Jen YihComment

Books That Changed My Year

Jen YihComment
Books That Changed My Year

I'm a nerd. I used to be a jock, still am a jock but definitely a nerd. If our conversation doesn't end up in some philosophical debate, I don't see the point. I'm trying to be less argumentative because I do realize it is offensive -  unless we're talking about tacos and their deliciousness, there's no argument there.

I just got home to Portland, OR a little over a week ago and realized I've been traveling about 8 months out of the entire year. While sitting on the plane, bus, or vanagon, I read. There are a few books that changed who I am as a person this year and I'd love to share them with you - I noticed a theme and each book regards either climate change, environmental spirituality, love, female independence, and/or art. 

1. M Train by Patti Smith

I'm in love with Patti Smith. A gigantic big fat, if I was a lesbian, girl crush. Mostly because she embodies a type of woman that I want to be. She's intelligent, speaking and writing with so much intellect and emotion, independent, and art is what fuels her. This book isn't a story, you're traveling with Patti through time and space to the little things that make up life - not any big fancy blockbuster sort of story but simply talking and enjoying something as simple as a cup of coffee at her hole-in-the-wall cafe in Manhattan. 

2. The Path to Love by Deepak Chopra

I'm still working on this one, but wow. (Thank you Catherine Aeppel) We're all healing from something, if you don't think that you are - you're in denial because there are always places to improve and self-love and nurture so that love can spread like wildfire around the planet - and we sure as hell need it. Here's a Deepak quote from the book: “The energies that make us act out of anger, fear, insecurity, and doubt are extremely familiar. They are like an old, dark house we return to whenever things get too hard to handle.It feels risky to leave this house and see what's outside, yet we have to leave if we expect to be loved.

So we take the risk. We walk out into the light and offer ourselves to the beloved.This feels wonderful; it's like nothing we have imagined in our old, dark house.But when things get tough, we run back inside, we choose familiarity to fear and lovelessness over the vulnerability of love, until finally, we feel safe enough to go back and try love again.

This is essentially the rhythm of every intimate relationship-risk and retreat. Over and over we repeat this rhythm, accepting love and pushing it away until finally something miraculous happiness. The old, dark house isn't necessary anymore.We look around, and we have a new house, a house of light. Where did it come from? How did we build it? It was built from the love of the heart. It has silently been weaving our higher and lower natures, blending fear, anger, survival, and protection into the energies of devotion, trust, compassion, and acceptance.” -Deepak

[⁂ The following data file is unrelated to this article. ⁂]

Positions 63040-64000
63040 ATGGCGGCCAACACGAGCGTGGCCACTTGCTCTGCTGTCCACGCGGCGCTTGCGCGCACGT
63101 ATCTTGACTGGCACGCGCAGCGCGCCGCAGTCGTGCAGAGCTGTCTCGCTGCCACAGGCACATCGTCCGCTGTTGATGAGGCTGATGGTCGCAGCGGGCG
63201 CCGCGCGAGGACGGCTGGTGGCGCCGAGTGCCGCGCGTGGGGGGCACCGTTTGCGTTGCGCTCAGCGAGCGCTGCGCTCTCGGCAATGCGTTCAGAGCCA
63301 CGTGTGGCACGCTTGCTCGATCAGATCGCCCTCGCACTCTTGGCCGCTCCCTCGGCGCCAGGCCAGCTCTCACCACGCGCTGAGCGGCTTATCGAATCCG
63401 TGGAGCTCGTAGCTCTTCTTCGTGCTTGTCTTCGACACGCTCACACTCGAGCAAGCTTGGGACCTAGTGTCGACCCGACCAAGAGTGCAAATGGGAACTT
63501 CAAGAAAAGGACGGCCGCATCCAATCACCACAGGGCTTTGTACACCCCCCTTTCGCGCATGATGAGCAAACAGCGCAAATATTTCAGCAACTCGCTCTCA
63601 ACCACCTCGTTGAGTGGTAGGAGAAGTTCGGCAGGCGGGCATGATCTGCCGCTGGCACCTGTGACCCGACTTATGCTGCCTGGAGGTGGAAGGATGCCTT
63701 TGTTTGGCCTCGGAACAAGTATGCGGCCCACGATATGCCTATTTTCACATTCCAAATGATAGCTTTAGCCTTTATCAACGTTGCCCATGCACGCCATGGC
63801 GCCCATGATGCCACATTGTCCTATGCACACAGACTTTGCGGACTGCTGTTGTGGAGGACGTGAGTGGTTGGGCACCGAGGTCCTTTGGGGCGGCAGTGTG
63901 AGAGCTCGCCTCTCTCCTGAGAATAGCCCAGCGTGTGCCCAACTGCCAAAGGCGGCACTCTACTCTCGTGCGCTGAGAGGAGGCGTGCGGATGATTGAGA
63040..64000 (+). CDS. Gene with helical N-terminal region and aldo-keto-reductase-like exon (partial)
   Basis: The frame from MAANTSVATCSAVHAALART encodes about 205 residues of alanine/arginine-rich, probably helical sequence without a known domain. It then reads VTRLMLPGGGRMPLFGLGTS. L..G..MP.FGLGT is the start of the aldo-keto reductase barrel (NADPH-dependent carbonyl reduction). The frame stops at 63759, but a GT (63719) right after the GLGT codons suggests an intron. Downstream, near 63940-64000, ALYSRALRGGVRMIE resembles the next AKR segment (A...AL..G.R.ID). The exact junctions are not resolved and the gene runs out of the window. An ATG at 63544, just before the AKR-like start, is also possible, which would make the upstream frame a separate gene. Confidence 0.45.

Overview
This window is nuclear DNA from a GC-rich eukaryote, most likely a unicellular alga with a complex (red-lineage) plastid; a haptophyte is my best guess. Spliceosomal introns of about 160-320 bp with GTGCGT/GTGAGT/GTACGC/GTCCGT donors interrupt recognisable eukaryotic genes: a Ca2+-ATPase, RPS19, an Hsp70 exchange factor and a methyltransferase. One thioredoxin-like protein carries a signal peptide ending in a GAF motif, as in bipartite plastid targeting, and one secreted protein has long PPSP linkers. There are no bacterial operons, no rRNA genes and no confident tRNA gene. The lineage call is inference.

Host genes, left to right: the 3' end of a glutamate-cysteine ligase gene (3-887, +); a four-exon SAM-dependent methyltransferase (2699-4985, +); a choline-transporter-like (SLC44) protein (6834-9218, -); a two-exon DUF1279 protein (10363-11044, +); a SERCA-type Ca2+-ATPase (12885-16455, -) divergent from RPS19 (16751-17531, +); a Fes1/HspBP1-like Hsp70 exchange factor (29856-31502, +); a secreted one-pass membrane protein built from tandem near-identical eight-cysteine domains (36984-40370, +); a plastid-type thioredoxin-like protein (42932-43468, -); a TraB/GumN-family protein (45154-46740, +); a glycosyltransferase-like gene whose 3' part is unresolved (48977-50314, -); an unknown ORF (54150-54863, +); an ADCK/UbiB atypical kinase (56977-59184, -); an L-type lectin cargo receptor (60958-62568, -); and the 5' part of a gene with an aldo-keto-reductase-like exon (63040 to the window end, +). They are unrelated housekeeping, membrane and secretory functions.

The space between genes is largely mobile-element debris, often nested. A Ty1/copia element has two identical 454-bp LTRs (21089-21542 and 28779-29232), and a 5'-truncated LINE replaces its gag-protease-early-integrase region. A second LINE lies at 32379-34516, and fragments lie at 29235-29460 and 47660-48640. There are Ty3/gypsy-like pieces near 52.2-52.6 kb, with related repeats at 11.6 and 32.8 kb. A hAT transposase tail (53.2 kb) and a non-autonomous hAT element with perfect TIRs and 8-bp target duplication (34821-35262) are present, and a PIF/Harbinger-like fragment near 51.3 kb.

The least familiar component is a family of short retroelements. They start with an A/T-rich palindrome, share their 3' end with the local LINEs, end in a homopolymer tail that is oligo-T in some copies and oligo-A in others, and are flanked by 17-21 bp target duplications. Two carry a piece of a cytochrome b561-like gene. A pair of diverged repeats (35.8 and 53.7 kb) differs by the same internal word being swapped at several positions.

3. Spiritual Ecology

The sub-title of this book is "The Cry of the Earth" and this one has sent me into an existential crisis several times. It is a collection of essay from nuns, scientists, environmentalists, tribal leaders, professors, spiritual guides, and so many different walks of life - but essentially, everyone is saying the same thing. The planet, our home, is dying. We are not separate from nature, we are nature. The trees of the Amazon's are our external lungs, and we're killing ourselves. If you're looking for a book that will make you look around and appreciate every single atomic being, this is the one. The most highly recommended read on this list. (Thank you Ashley Kunesh)

4. Ecotopia

I gave this book away to a 50-something-year-old surfer dude named Alex in Byron Bay when he showed up at my RV one late night asking if I wanted to surf in the morning. He didn't have a cell phone and lived way up off-the-grid in the hills of Mullumbimby, New South Wales. This book was a game-changer, written in the 1970s by a very hippie professor at Berkley about Oregon, Cali, and Washington succeeding to create an environmental utopia, hence ecotopia. It is basically what Portland and San Fran have become. Written from the perspective of a New York journalist, its a very very inspiring and innovative book - this professor was way ahead of his time. 

5. Hunger Makes Me a Modern Girl by Carrie Brownstein

Carrie Brownstein is a real f*cking person, and that beams out of her memoir. She's also a god damn rock star, literally, figuratively. This book made me feel so less alone in the world - she simply embraced her odd-girl-outness, average and non-average life, reflections of why and worries, and ultimately how chasing her passions took her on the weirdest wildest ride of her life. It's so raw and honest, its like you're sitting sipping some hemp tea in Portland with Carrie.